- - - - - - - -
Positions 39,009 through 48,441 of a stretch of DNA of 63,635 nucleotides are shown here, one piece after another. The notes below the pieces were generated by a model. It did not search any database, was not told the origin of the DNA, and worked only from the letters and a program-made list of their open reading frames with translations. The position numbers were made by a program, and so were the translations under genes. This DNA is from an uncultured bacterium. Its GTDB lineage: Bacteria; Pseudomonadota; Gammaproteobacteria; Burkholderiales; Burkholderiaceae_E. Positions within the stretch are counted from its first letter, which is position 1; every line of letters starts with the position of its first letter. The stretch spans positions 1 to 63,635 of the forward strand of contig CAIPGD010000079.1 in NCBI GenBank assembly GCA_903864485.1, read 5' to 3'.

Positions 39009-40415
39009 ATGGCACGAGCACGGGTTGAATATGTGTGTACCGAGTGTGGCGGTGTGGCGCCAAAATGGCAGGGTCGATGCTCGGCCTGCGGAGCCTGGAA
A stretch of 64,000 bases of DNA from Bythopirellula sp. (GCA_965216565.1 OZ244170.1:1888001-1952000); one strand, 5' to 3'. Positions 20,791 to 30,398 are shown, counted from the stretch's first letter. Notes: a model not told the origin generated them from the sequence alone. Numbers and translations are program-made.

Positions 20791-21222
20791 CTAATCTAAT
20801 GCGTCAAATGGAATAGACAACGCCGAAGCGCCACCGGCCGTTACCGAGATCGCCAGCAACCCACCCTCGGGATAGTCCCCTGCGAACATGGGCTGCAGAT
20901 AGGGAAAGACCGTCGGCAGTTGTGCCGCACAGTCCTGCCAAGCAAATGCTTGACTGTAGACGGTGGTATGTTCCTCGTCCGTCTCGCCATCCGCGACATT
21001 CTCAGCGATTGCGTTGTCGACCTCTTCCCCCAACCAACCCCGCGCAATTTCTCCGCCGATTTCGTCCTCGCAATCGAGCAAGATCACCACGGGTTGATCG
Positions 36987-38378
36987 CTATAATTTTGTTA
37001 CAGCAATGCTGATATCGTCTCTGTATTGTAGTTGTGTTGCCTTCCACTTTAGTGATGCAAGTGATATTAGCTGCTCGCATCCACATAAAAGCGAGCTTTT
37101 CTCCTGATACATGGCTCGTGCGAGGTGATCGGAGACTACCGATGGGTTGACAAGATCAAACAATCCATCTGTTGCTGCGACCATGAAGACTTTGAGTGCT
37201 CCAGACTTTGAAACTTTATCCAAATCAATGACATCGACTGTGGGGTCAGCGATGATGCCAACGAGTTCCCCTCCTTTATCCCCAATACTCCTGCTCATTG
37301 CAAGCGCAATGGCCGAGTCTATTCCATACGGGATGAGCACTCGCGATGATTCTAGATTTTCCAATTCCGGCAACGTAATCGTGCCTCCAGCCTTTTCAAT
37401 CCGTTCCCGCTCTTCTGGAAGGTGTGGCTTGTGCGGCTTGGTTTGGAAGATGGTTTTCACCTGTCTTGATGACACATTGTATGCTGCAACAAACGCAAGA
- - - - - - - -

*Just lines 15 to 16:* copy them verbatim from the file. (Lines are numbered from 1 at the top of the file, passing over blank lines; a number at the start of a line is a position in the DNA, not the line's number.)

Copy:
37301 CAAGCGCAATGGCCGAGTCTATTCCATACGGGATGAGCACTCGCGATGATTCTAGATTTTCCAATTCCGGCAACGTAATCGTGCCTCCAGCCTTTTCAAT
37401 CCGTTCCCGCTCTTCTGGAAGGTGTGGCTTGTGCGGCTTGGTTTGGAAGATGGTTTTCACCTGTCTTGATGACACATTGTATGCTGCAACAAACGCAAGA